Re: file as a directory

From: Hans Reiser
Date: Thu Dec 16 2004 - 13:56:30 EST

David Masover wrote:

Hans Reiser wrote:
| Explain the value of caching executable output more please.

If executables become "plugins" (see below), there is a performance loss
to be made up by caching. For instance, if we have an executable which
calls "tar", which we attach to a tarball, we want to cache the
extracted files.

This requires writing the plugin to have explicit caching of output. It could be quite interesting actually.

It's even more urgent when people start writing
perl/python/ruby executables to deal with system configuration files,
such as /etc/passwd. It's allright for passwd to take half a second to
generate, so long as we cache that output, and thus only spend the half
second when passwd is modified, instead of every time a user logs in.
|> | The component objects themselves could be full objects, so they
|> | themselves could have sub-components.
|> Right.
|> Also, there should be an inverse. For instance, a file-as-directory type
|> object should have a "contents" object, usually a normal directory, but
|> which could conceivably be any type of object, including a code-ish
|> object which implements a filesystem. Accessing foo/ would be the same
|> as accessing foo/.../contents, only because "..." (or whatever we use
|> for meta-files) is outside the actual directory namespace,
|> foo/.../contents/... refers to the metas of object "contents", which are
|> different than the metas of object "foo".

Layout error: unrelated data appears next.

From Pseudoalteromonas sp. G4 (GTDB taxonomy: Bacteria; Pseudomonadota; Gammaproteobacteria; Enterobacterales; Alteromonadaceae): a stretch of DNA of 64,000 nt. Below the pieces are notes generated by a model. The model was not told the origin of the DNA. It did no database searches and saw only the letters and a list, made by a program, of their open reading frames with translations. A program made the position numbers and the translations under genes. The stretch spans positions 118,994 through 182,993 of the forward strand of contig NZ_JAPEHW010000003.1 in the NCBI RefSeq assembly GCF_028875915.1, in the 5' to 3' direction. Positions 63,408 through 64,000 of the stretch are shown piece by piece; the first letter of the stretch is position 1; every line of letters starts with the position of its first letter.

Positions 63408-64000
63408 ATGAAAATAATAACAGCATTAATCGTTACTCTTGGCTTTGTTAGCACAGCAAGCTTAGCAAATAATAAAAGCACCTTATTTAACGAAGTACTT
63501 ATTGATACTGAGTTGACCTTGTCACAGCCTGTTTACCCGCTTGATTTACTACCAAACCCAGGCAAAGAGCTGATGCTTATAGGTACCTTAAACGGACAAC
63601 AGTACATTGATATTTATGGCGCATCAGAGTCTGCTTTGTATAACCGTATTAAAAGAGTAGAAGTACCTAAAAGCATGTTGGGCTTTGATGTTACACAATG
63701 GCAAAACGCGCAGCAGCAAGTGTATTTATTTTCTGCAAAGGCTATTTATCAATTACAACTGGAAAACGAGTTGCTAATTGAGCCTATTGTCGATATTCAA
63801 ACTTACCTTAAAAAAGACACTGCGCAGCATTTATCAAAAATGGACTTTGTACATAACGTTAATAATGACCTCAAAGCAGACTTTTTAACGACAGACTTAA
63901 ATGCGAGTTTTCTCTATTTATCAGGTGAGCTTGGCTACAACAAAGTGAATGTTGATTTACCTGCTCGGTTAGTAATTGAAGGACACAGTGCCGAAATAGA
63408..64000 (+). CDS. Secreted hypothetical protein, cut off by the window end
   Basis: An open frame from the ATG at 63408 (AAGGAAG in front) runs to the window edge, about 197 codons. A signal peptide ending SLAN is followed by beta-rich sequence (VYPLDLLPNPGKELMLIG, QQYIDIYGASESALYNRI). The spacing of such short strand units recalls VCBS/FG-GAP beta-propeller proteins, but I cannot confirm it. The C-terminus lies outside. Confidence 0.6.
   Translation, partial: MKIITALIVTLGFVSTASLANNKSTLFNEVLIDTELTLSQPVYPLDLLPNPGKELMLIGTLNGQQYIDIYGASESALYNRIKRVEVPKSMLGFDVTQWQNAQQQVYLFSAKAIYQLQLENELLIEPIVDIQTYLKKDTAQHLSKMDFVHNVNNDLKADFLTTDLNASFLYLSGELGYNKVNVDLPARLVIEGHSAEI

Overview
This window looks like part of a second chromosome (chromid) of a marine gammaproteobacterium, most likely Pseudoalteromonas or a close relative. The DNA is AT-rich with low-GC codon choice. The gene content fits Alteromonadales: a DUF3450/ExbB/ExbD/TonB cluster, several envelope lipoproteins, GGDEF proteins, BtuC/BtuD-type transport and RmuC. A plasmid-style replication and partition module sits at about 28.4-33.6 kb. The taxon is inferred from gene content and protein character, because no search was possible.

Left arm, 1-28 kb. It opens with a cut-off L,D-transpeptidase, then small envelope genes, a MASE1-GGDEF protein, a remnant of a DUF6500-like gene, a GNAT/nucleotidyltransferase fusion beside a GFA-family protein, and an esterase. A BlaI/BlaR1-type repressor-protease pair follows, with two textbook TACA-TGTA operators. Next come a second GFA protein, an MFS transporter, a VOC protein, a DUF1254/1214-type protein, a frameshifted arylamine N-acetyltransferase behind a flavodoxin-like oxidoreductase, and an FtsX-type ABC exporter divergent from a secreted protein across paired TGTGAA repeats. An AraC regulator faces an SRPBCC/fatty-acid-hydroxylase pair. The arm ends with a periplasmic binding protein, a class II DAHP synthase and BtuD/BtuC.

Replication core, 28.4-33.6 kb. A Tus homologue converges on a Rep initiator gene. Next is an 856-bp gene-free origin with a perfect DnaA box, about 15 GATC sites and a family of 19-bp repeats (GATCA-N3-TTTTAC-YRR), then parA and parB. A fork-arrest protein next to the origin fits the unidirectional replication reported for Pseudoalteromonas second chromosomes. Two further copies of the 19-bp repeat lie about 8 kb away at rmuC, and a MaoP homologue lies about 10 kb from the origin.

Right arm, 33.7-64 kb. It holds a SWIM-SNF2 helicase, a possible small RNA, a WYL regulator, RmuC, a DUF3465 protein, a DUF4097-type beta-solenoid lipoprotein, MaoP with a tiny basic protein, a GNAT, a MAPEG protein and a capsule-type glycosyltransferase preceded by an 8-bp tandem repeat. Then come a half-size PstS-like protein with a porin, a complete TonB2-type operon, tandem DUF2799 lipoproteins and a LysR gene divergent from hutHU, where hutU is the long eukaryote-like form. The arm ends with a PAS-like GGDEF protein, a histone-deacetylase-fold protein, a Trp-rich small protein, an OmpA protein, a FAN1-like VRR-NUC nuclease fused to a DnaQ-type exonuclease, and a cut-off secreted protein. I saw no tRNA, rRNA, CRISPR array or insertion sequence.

| Are you sure that having more than one "...." is needed? Hmmm,
| interesting, must think about it.

Yes. foo is a file, foo/contents is another file (an executable). But
maybe the executable has contents too -- with an extra "...", you can do
things like "foo/.../contents/.../contents", where the first "contents"
controls what you get from "ls foo/", and the second "contents" controls
what you get from "ls foo/.../contents/".

|> These two steps essentially create userspace "plugins", and do away with
|> having to mount other kernel layers such as lufs (or whatever its
|> current implementation is).
| I don't follow this point above.

lufs is (or was) a kernel filesystem which talks to a user daemon. The
daemon does all the work, so you don't have to do things like windows
emulation in the kernel in order to get captive-ntfs to work.

The reason we don't do that for the whole filesystem is performance --
after all, userland things are easier to write, debug, upgrade, and
install/use than kernel things.

If an executable can generate a directory listing or a whole directory
structure, some files, and so on, then we only need a few reiser4 kernel
plugins, and these userland executables can implement all the
functionality of most kernel plugins people have thought of so far.

The only problem is, it would be much slower than a kernel plugin.
Caching solves that.

Of course, someone still might find a situation where people really need
to create a new kernel plugin, and that would be allowed. But I doubt
it would help that much, or we'd all be using TUX instead of Apache.


|> I think the issues with directory-as-a-file were the same problems you
|> get when you allow hardlinked directories -- that you'd eventually have
|> to ditch reference counting for a garbage collector, which is hellishly
|> impractical. I don't have a solution to that, other than dropping
|> hardlinks entirely.
| This issue is overblown. Other fields have solved this problem.

Nevertheless, it's an issue that I don't have the skills to solve, and
one that must be solved if we are ever to implement these concepts.

If you have a solution, I'd love to hear it.

My solution is to tell Nate Diller that there is extensive literature on it, that it isn't really the big problem it is made out to be, and leave it to him to go read the literature and code it up after he finishes the required tasks of our current darpa contract.;-)
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